In the 1936 film My Man Godfrey, Alexander Bullock says, “All you need to start an asylum is an empty room and the right kind of people.” The Dandy Warhols are those kind of people, that is if you substitute “party̶...
In the 1936 film My Man Godfrey, Alexander Bullock says, “All you need to start an asylum is an empty room and the right kind of people.” The Dandy Warhols are those kind of people, that is if you substitute “party” for “asylum.”
Since 1994 The Dandys have produced scads of great psychedelic, Britpop-influenced songs, many of which I suspect would sound even better on drugs. Which are great so long so you don’t ABUSE them like my old friend Alex, who one X-Mas Eve found herself sitting at a very, very, very long red light. Finally a cop pulled up beside her and asked, “Why aren’t you moving?” She replied, “The light’s red.” The cop gave her the kind of disgusted look usually reserved for human turds on the sidewalk and said, “That’s not a red light. It’s a Christmas tree.”
Christmas, Thanksgiving, the Altamont-inspired Punch Marty Balin in the Mouth Day (yes it’s a for real holiday, I know because I invented it): every day is a holiday with The Dandy Warhols around. Why, I’ve even been known to play The Dandy Warhols on Lynyrd Skynyrd Plane Crash Day–that’s October 20 for you heathens–the most important holy day on my religious calendar, which I usually reserve for listening to St. Ronnie and Company. But sometimes I simply have to hear a cranking wonderful tune like The Dandys’ “Down Like Disco,” and if Ronnie Van Zant has a problem with that, well, he’s dead.
To paraphrase Lite in 1984′s Repo Man, I wish I could say “I was into The Dandy Warhols before anyone. Wanted me to be their manager. I called bullshit on that. Managing a pop group is no job for a man.” But the truth is I dismissed The Dandy Warhols as a shallow hype when they first appeared. I hated their name, I hated “Not If You Were the Last Junkie on Earth” and “Bohemian Like You,” and I was convinced they were a flash in the proverbial pop pan. The Dandys reminded me of Oscar Wilde’s quip, “Fashion is a form of ugliness so intolerable that we have to alter it every six months.” And six months is about how much time I gave them.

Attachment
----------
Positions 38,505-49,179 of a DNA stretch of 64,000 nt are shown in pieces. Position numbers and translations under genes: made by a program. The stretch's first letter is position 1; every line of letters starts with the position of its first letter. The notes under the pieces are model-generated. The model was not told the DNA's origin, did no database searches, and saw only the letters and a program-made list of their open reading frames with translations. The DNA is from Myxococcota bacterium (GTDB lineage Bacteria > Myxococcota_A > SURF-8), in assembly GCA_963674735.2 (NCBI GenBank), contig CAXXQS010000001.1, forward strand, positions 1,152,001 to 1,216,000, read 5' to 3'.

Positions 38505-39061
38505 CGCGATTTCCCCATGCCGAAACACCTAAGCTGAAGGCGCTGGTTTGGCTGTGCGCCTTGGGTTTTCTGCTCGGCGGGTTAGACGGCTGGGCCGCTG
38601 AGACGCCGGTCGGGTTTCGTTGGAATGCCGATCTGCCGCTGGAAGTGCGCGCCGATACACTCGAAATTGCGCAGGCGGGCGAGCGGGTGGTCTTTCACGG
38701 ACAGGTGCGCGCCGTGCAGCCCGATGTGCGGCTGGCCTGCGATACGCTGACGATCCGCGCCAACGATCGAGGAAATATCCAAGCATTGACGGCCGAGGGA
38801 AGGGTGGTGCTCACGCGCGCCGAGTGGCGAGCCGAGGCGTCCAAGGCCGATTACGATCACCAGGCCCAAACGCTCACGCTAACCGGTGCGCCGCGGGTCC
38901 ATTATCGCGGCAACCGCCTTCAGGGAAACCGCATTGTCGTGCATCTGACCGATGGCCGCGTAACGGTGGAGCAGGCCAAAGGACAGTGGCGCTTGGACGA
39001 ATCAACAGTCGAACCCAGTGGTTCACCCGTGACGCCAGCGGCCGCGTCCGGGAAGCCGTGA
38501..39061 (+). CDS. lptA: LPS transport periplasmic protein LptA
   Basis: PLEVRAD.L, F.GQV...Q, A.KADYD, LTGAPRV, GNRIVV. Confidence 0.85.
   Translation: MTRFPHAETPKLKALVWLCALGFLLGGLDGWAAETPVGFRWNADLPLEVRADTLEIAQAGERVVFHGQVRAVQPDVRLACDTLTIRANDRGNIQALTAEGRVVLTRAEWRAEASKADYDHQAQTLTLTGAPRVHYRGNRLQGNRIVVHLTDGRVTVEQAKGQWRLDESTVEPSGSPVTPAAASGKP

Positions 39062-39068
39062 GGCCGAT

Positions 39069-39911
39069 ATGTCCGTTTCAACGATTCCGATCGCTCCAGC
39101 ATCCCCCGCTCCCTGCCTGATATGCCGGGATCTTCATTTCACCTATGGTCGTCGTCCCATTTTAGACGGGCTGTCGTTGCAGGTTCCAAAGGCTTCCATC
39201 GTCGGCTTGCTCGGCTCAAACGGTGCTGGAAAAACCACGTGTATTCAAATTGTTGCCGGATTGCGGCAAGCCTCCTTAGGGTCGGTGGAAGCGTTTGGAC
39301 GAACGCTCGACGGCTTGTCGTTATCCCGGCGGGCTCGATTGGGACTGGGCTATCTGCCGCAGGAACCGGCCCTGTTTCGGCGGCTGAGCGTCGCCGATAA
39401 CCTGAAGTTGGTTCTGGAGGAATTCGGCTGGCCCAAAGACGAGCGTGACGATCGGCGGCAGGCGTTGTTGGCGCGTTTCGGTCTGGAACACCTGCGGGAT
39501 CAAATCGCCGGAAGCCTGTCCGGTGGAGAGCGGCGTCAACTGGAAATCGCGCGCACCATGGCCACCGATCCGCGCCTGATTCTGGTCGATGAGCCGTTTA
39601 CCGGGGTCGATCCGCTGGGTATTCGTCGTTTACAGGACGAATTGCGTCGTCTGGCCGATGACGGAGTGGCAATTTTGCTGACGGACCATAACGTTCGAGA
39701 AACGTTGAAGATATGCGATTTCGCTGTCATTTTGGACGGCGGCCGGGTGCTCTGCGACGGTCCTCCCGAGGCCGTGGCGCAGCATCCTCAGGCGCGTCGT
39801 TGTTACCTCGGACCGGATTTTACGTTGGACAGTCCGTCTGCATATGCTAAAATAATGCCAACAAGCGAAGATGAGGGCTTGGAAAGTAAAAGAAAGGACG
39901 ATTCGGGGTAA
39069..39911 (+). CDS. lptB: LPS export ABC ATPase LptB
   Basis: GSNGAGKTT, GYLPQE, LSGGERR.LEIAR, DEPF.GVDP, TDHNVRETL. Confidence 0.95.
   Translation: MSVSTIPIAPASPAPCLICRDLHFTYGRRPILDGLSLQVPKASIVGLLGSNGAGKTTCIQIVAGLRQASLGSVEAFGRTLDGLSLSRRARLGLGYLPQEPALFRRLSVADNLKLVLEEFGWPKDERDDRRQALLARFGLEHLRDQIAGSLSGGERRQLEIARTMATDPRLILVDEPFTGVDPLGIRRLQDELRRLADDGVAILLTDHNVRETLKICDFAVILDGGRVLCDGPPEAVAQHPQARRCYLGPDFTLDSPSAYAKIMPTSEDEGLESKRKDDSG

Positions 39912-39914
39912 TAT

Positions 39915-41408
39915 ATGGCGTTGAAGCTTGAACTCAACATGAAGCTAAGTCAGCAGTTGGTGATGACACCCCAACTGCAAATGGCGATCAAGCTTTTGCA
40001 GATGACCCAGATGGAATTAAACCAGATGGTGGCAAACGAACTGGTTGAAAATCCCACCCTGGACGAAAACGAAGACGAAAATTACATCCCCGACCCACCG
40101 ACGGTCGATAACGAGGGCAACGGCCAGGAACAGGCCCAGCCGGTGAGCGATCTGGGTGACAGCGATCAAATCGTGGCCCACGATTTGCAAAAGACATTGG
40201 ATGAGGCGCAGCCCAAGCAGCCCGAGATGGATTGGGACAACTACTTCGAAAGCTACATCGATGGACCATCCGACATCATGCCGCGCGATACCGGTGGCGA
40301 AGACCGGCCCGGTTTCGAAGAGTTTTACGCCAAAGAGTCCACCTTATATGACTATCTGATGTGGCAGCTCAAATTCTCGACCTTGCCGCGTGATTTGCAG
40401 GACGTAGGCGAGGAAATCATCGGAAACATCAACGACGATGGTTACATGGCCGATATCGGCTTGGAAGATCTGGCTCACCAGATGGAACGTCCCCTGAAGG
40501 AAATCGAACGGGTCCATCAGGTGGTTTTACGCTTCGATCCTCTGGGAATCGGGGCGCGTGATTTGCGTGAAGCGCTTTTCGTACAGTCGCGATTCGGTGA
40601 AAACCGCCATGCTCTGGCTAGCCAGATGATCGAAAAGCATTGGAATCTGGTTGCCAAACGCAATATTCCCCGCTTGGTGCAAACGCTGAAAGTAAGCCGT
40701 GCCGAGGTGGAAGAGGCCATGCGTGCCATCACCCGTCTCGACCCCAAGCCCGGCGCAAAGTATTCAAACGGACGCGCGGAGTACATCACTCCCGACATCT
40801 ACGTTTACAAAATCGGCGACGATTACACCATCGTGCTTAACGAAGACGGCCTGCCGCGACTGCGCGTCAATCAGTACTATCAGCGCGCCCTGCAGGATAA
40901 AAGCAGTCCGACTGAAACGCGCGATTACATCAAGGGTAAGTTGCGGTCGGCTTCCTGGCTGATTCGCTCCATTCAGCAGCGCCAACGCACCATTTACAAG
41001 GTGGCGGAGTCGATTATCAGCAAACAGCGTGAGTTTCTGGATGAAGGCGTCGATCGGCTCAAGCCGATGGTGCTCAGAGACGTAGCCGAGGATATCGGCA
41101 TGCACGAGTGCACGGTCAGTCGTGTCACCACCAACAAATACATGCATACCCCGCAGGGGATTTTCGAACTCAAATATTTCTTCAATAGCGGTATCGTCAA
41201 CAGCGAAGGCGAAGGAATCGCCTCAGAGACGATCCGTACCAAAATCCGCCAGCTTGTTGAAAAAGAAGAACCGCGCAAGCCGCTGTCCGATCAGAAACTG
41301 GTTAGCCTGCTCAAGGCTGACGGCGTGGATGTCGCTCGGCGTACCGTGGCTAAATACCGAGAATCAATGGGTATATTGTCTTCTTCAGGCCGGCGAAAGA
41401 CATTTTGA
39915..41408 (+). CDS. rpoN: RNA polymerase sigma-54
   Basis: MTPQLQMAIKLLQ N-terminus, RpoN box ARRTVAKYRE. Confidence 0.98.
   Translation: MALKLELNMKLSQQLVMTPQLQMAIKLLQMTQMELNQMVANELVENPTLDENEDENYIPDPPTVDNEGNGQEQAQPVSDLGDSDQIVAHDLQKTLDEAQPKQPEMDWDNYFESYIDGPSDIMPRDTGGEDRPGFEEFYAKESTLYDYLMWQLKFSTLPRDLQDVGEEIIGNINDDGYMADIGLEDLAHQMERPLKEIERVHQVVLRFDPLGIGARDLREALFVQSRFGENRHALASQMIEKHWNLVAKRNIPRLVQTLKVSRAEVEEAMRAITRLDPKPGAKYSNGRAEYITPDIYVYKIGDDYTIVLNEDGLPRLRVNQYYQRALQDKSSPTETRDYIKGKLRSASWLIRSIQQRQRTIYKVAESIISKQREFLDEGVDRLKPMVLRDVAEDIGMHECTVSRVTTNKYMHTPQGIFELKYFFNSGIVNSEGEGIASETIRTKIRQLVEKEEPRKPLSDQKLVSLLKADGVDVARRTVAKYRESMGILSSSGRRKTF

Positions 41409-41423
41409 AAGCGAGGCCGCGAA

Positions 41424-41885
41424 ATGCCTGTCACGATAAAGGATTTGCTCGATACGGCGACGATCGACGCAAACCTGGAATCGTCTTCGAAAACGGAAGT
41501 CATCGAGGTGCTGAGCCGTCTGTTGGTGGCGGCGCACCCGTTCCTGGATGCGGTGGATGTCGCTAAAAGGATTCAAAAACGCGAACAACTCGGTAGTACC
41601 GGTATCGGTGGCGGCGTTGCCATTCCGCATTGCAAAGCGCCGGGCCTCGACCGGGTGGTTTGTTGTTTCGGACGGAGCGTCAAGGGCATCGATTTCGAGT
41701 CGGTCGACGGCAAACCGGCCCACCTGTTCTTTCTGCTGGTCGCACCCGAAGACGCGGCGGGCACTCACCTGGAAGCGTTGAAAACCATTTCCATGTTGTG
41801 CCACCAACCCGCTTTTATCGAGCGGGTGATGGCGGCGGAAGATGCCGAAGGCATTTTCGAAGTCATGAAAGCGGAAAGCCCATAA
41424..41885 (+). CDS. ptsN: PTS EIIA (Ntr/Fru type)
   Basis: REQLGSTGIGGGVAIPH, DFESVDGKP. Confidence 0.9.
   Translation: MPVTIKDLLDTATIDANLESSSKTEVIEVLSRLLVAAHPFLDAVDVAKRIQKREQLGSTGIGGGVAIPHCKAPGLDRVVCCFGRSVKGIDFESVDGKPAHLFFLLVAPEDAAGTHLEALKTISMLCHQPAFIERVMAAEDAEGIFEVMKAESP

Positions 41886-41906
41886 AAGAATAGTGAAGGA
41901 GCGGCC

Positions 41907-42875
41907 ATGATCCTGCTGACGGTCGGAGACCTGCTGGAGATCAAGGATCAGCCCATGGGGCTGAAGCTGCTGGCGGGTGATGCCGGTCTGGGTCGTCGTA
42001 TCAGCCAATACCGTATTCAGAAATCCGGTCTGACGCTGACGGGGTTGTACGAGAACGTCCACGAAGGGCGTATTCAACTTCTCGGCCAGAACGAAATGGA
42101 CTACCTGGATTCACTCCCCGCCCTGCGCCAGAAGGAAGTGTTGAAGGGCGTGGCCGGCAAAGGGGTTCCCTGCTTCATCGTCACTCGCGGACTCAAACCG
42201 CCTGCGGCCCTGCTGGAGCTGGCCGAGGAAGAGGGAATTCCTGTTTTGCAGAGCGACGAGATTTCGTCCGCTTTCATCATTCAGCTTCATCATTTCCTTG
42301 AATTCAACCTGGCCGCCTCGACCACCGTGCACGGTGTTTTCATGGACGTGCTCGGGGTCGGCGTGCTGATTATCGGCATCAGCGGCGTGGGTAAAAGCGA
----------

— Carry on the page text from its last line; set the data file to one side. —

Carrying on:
Then I heard the positively hypnotic “Boys Better” and saw Dig!, the movie about the love/hate relationship between The Dandy Warhols and The Brian Jonestown Massacre (the Dandys’ evil twin) that gave us Anton Newcombe’s immortal words, “You fucking broke my sitar, motherfucker!” And presto! Instant Dandy conversion moment. I’ve been a fan ever since. How could anyone not be? Why, you’d have to be some kind of godless commie like my lovely second ex-wife, who grew up in East Germany where everything was made of slabs of thick grey concrete including the umbrellas, and a typical phys ed class involved hurling dud hand grenades (no kidding) to prepare for the coming American invasion. (Actually, I wish we’d thrown hand grenades in phys ed; all we ever did was play fucking crab soccer.) Small wonder the ex- hates The Dandy Warhols but loves Taylor Swift; she’s the Manchurian Candidate, sent to help popularize crappy music and hence bring our great nation to its knees.
I’ll be the first to admit it: The Dandy Warhols, who include the redundantly named Courtney Taylor-Taylor-Taylor (oops, delete one of those Taylors) on vocals and guitar, Peter Holmström on guitar, Zia McCabe on keyboards, and Brent DeBoer on drums, have their fair share of clunkers. But then again I’ve always thought of them as a singles band rather than an albums band. You simply learn to pick and choose your favorites, the same way you do when you’re shoplifting steak.
Some of my favorites include those two great stoner anthems “Smoke It” and “Lou Weed,” which I wish had been around during my gang-a-bong days. And “Horse Pills,” which reminds me of t